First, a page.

This Week In 1986: September 7, 1986
Your band's broken up? No problem... if you were the lead singer, that is. There's always the option of pursuing a solo career - and if your band was successful, people will already know who you are.
But, just because your band had hit records, doesn't mean you will on your own. This week in 1986, the singer of one of the most successful all-female bands of all time embarked on her solo career - and things got off to a pretty good start.
Another female singer who'd once been part of a band (with much less success) was on top of the ARIA singles chart this week in 1986. Ex-Breakfast Club drummer Madonna spent a fifth week at number 1 with "Papa Don't Preach".
Off The Chart
Number 100 "All That Stuff" by Matt Moffitt
Peak: number 84
"Miss You Tonight" was nowhere near as big a hit as it should've been, but this mediocre follow-up placed about right for the Matt Finish singer.
Number 99 "The Captain Of Her Heart" by Double
Peak: number 64
This sophisti-pop gem was a UK top 10 hit and became the first single by a Swiss act to reach the US top 40, but Australia was less impressed. An alternate video was made for the US market.
Number 98 "Born To Rock 'N' Roll" by Cliff Richard
Peak: number 88
After his recent visit to the number 1 spot, it was back to the chart flops for the Peter Pan of Pop. Like "She's So Beautiful", "Born To Rock 'N' Roll" was taken from the soundtrack to Time.
Peak: number 83
The lead single and title track from This Wonderful Life had missed the top 100, but this second release returned the former singer of The Sports to a chart region he frequented in the '80s.
Number 82 "Hold Me" by Charlie Sexton
Peak: number 64
Like Matt Moffitt, Charlie Sexton's earlier singles, "Beat's So Lonely" and "Impressed", were much better than this third release from Pictures For Pleasure, which charted accordingly.
Number 81 "No Reins On Me" by Little River Band
Peak: number 73
If the surprising flop "Playing To WIn" wasn't going to be a hit, then this almost title track from No Reins had no hope. It didn't really matter to John Farnham, who by now was readying himself for his return to solo-dom.
Number 49 "Mad About You" by Belinda Carlisle
Peak: number 9
As lead singer of The Go-Go's, Belinda Carlisle had visited the Australian top 50 on three occasions - "Our Lips Are Sealed" (number 2), "We Got The Beat" (number 29) and "Vacation" (number 43). Following the girl band's demise in May 1985, it felt like it was only a matter of time until Belinda commenced her solo career. It would take just over a year. But could she enjoy a similar level of success?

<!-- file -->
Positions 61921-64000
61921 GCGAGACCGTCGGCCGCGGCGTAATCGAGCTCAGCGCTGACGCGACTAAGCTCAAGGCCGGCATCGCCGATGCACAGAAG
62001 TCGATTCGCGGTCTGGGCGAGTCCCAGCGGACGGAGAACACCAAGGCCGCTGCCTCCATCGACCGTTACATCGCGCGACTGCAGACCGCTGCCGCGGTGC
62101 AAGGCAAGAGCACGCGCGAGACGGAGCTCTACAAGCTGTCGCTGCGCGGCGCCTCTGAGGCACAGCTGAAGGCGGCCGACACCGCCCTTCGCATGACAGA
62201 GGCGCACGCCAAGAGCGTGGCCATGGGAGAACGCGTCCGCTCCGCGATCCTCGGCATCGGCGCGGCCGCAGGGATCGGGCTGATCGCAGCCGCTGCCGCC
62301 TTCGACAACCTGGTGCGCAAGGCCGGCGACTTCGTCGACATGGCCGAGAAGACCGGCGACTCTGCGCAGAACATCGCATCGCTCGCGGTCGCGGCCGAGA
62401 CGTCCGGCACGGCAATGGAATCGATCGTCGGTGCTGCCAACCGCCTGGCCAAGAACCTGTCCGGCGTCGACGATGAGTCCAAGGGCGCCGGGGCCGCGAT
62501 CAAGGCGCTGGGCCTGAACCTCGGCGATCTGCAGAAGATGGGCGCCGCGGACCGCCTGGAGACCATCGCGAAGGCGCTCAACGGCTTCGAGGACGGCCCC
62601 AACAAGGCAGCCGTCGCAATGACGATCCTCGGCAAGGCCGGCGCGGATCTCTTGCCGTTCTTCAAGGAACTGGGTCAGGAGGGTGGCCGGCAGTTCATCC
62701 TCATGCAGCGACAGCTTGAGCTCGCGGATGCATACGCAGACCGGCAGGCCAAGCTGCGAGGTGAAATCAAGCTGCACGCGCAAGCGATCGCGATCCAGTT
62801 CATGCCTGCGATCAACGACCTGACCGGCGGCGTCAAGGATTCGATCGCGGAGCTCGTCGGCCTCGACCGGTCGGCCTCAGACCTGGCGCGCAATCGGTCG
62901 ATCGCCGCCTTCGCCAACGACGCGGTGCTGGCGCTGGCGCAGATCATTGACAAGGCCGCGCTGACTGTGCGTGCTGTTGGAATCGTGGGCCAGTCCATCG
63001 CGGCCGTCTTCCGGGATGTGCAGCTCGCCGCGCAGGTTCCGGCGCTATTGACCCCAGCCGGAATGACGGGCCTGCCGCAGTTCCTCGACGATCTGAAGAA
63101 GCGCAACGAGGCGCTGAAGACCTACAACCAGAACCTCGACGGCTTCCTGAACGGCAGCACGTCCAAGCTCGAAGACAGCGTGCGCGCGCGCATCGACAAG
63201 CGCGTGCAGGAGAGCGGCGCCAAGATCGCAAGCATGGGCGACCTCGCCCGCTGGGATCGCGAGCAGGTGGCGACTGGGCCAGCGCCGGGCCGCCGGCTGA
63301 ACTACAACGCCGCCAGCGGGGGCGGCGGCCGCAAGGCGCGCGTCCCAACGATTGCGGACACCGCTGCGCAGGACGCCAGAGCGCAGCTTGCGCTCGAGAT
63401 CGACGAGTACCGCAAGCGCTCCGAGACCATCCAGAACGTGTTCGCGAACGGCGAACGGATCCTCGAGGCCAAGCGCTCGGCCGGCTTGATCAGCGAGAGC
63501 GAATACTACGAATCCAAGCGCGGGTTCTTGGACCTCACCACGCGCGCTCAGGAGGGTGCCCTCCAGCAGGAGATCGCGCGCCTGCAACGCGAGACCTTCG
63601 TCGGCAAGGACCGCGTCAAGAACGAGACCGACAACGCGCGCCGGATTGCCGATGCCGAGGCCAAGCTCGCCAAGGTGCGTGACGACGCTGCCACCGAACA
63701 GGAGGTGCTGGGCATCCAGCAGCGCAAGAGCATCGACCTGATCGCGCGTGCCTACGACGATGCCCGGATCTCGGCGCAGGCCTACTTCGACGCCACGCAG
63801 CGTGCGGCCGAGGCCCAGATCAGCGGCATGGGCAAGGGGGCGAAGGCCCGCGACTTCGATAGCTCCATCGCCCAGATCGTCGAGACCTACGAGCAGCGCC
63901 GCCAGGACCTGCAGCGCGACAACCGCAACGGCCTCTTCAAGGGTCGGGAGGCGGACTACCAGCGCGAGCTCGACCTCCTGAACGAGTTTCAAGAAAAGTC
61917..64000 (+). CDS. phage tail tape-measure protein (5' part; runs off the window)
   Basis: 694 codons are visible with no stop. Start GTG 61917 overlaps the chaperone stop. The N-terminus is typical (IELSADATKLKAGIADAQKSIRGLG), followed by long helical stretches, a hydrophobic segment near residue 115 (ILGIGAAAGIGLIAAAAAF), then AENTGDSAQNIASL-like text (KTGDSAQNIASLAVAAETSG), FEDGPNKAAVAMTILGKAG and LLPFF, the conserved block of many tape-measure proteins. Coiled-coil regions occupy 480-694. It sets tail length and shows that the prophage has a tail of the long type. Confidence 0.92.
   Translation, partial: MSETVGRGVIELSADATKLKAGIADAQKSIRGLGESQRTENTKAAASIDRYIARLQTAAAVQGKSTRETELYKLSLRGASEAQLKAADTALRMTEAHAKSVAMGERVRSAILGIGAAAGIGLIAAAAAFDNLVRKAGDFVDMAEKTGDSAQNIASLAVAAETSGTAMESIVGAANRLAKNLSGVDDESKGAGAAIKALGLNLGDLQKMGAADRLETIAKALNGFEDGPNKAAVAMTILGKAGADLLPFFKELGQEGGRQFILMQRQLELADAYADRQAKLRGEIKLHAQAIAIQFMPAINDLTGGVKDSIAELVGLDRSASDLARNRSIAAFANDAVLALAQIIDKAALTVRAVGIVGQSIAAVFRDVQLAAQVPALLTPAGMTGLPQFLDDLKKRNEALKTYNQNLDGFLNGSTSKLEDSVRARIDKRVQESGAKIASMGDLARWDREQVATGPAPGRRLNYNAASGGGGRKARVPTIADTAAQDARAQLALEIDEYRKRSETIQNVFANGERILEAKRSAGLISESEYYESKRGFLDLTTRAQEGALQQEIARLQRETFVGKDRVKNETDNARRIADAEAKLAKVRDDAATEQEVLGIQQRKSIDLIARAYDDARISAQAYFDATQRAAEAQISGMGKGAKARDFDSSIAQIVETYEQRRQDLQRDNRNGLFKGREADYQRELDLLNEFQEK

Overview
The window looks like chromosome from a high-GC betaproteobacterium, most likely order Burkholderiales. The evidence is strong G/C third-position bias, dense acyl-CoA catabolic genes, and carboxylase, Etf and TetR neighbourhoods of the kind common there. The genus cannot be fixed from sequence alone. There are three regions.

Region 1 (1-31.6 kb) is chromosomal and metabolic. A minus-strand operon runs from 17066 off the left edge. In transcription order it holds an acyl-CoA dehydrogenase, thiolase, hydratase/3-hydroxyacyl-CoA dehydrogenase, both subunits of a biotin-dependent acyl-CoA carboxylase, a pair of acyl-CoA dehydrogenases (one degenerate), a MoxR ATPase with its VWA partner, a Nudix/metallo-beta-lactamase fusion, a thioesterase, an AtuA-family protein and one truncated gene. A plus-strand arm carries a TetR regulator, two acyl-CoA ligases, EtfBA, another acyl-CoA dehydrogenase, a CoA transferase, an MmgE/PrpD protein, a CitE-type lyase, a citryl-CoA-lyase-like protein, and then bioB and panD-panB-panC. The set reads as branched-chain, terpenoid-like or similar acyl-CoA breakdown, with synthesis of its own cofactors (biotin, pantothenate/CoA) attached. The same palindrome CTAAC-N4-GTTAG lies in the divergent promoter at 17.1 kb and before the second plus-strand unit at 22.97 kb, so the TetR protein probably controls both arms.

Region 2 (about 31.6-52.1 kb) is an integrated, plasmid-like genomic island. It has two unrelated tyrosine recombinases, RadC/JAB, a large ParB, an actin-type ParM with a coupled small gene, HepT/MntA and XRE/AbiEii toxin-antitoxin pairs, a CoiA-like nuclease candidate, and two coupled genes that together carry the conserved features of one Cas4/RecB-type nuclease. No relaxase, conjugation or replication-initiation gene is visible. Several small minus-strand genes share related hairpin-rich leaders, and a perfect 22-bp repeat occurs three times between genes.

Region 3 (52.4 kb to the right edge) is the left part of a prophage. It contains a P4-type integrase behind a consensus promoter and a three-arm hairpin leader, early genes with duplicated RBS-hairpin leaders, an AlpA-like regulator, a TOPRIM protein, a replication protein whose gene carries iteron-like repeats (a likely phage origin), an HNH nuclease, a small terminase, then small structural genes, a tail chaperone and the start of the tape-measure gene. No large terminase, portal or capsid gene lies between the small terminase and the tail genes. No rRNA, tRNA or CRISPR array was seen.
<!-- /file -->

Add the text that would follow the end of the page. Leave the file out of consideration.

If the performance of debut single "Mad About You" was anything to judge by, it would seem that she could. Co-written by one of her former band-mates, Paula Jean Brown, and featuring another two, Charlotte Caffey and Jane Wiedlin, on backing vocals, "Mad About You" became the first of Belinda's four ARIA top 10 hits. The breezy pop tune's music video featured her new husband, politician and producer Morgan Mason, as well as Duran Duran's Andy Taylor, who played guitar in the track.
Number 48 "I Could Make You Love Me" by Wa Wa Nee
Peak: number 5
From Belinda Carlisle, we move to the band who supported her live when I saw her perform... in 2011. Back in September 1986, Wa Wa Nee's debut single, "Stimulation", was still enjoying its extended run in the top 10 when this follow-up arrived on the top 50. Another slice of catchy synthpop, "I Could Make You Love Me" flew up the chart and in two weeks' time, sat alongside "Stimulation" in the top 10. The biggest new local pop act of the year seemed unstoppable.
Number 40 "Princes Of The Universe" by Queen
Peak: number 32
Their last single had played over the closing credits of Highlander and this next release from Queen's A Kind Of Magic album was heard at the start of the fantasy film. Australia was one of the only countries where "Princes Of The Universe" was a hit - the single not even released in the UK. It would, however, be the last song from A Kind Of Magic to chart locally, with four subsequent singles either missing the ARIA top 100 or not released here. It'd be another three years before we'd see Queen back in the Australian top 50.
Number 37 "Take My Breath Away" by Berlin
Peak: number 2
First came "Danger Zone", which we saw make its ARIA chart debut two weeks ago, and this week in 1986, Top Gun's love theme joined the Kenny Loggins hit in the top 50. In another two weeks, "Take My Breath Away" would be inside the top 10 and on its way to spending four non-consecutive weeks in the runners-up spot (behind "Venus"). For synthpop band Berlin, the dramatic ballad, which had originally been offered to The Motels, was a complete change of pace. It would also prove to be one of the factors in Berlin's breakup the following year, since some band members weren't happy about performing a song they didn't write, even if it gave them far and away their greatest chart success.
Berlin did have some connection to "Take My Breath Away" before it landed in their lap - the love song was co-written and produced by Giorgio Moroder, who they'd worked with previously on "No More Words". The Oscar winner for Best Original Song, "Take My Breath Away" was heard in Top Gun during a love scene between stars Tom Cruise and Kelly McGillis - a scene that wasn't in the original cut of the film but was added after feedback from test audiences (and a hasty reshoot).
Listen to this week's new entries on my Spotify playlist of all the top 50 hits from 1986:
Next week: the follow-up to one of 1986's biggest hits disappoints, plus the single that put Simon Cowell in the pop music game.